# How Much Runway Should Your Startup Have?

For most founders, some things come easily.

Understanding market demand, visualizing product roadmaps, developing plans to drive more revenue. These are areas where many founders excel.

What doesn’t come so easily to most is the myriad of financial projections, models, budgets, and calculations involved in building a growth-stage startup.

One question, in particular, is on the minds of most first-time founders:

How much runway should a startup have?

A quick Google search will tell you that the most common answer seems to be between 12 and 18 months, but is this a trustworthy and reliable enough measure to stake your company’s future on?

In this article, we’ll discuss how to calculate cash runway, why startup founders should have a strong understanding of how runway impacts business operations, and, of course, we’ll investigate the data that will help you understand just how much runway you actually require.

## What Does Runway Mean?

Let’s start simple.

Cash runway is the number of months your company has until it runs out of money.

It’s a very common and important metric particularly for early-stage companies that don’t have well-established revenue streams.

If your only source of cash is the funding you’ve received from an investor, and you’ve yet to generate any revenue (or enough to sustain your ongoing costs), then cash runway becomes a crucial calculation.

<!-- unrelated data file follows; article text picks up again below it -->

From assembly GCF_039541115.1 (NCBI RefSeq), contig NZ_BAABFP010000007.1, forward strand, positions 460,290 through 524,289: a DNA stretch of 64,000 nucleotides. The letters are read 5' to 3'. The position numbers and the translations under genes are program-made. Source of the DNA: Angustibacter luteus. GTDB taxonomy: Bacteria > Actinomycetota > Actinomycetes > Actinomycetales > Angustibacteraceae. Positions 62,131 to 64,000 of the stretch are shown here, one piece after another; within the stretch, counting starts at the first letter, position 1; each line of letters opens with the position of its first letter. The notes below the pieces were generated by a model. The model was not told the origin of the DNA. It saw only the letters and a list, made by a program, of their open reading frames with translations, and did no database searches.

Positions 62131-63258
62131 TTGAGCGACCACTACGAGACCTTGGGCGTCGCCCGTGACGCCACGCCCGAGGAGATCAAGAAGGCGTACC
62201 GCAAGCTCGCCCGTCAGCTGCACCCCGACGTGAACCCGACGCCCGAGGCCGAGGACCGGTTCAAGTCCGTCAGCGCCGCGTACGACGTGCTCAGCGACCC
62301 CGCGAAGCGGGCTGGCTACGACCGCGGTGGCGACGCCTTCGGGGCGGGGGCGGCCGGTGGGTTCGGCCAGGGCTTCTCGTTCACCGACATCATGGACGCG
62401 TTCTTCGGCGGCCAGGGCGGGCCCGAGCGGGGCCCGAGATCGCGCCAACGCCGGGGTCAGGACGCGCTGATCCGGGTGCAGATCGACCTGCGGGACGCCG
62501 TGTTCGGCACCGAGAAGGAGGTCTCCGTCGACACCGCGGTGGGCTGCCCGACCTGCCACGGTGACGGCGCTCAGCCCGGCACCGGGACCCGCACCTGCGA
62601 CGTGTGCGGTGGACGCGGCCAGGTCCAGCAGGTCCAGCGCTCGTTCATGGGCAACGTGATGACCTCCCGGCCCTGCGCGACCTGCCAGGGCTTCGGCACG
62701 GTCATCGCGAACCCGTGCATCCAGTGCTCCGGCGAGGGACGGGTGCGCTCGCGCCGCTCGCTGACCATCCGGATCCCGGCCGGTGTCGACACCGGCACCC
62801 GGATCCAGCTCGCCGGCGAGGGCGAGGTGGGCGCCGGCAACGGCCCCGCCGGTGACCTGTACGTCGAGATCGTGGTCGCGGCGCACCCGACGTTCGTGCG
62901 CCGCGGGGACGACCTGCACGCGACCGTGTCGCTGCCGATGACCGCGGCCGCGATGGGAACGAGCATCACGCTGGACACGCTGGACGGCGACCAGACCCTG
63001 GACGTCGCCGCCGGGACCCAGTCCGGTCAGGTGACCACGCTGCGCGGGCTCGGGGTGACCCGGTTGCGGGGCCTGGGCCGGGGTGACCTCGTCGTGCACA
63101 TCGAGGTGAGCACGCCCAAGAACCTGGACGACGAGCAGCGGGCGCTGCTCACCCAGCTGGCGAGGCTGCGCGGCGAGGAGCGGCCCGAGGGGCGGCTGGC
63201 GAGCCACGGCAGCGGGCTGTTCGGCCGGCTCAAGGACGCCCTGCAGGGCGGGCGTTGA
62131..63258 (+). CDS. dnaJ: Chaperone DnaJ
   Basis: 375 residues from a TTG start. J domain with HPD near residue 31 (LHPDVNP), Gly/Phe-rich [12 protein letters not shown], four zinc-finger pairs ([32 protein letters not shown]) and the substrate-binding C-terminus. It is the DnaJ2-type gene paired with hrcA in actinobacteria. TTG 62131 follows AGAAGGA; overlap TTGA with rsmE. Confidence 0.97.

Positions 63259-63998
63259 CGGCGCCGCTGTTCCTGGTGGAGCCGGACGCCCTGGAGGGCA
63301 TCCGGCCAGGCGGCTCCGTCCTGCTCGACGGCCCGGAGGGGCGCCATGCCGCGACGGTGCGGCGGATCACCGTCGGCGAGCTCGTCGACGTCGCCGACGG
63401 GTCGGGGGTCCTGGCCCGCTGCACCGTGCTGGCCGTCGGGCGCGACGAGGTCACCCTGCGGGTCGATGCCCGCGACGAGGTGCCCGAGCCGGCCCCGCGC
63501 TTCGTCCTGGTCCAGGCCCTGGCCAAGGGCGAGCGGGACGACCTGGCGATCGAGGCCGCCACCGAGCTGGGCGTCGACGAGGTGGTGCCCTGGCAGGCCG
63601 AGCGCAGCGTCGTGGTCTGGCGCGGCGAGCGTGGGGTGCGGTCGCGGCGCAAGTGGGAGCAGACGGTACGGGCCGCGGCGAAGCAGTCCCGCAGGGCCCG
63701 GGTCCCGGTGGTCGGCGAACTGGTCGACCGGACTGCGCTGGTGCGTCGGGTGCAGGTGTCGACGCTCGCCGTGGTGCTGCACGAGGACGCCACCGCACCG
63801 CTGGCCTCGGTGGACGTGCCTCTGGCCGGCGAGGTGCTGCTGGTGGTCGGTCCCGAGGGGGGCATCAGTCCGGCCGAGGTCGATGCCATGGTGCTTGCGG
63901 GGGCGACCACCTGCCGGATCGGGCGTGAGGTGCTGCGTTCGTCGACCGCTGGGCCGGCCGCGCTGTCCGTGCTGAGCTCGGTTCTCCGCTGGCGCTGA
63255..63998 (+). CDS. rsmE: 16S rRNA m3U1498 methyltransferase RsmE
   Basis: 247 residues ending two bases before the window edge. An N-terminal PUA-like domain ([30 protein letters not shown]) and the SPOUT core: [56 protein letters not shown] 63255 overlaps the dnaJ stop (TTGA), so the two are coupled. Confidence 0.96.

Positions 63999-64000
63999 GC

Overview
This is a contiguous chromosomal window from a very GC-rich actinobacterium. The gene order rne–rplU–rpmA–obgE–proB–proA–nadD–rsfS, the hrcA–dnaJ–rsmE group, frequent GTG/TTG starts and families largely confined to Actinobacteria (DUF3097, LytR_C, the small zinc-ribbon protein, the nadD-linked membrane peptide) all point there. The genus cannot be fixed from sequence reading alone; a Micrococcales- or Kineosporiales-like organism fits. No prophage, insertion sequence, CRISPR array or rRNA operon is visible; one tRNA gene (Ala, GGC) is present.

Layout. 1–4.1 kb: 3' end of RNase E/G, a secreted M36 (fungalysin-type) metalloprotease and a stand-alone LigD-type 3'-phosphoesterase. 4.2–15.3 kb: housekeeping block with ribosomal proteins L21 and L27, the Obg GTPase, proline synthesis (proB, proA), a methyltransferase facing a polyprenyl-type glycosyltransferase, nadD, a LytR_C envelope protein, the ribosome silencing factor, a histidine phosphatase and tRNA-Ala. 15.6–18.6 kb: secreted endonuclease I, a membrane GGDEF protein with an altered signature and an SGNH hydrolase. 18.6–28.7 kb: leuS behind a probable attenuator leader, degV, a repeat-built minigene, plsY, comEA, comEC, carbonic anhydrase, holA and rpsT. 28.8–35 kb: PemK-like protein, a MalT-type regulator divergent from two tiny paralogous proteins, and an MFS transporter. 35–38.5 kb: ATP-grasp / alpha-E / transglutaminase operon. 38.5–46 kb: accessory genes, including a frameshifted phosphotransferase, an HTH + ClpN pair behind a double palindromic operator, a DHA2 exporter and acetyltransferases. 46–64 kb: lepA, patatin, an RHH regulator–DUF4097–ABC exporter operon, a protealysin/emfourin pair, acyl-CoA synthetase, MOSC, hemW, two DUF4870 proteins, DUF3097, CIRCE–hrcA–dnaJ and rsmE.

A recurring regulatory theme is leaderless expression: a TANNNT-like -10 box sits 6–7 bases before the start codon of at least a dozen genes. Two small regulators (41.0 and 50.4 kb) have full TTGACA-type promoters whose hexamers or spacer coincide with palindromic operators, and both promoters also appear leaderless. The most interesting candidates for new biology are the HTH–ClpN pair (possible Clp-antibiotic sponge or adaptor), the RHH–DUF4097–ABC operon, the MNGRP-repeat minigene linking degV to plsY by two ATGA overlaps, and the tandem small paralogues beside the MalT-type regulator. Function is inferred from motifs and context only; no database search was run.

So, how exactly do you calculate cash runway?

### Calculating Cash Runway

Cash runway is typically calculated using your cash burn rate.

To determine how much runway your company has, you’ll need to know the following figures:

- The amount of cash you currently have on hand
- Your total monthly expenses
- Your current monthly revenue

First, we calculate the cash burn rate, as follows:

**Monthly expenses minus monthly revenue.**

For example, if your monthly expenses are $15,000, and you have an MRR (monthly recurring revenue) of $5,000, then your cash burn rate is $10,000.

To determine our cash runway, we divide our total cash by our cash burn rate:

**Cash runway = Cash on hand / cash burn rate**

Let’s illustrate with an example.

Say we have $150,000 in cash on hand. With a burn rate of $10,000, the calculation looks like:

**$150,000 / $10,000 = 15**

Meaning our cash runway is 15 months.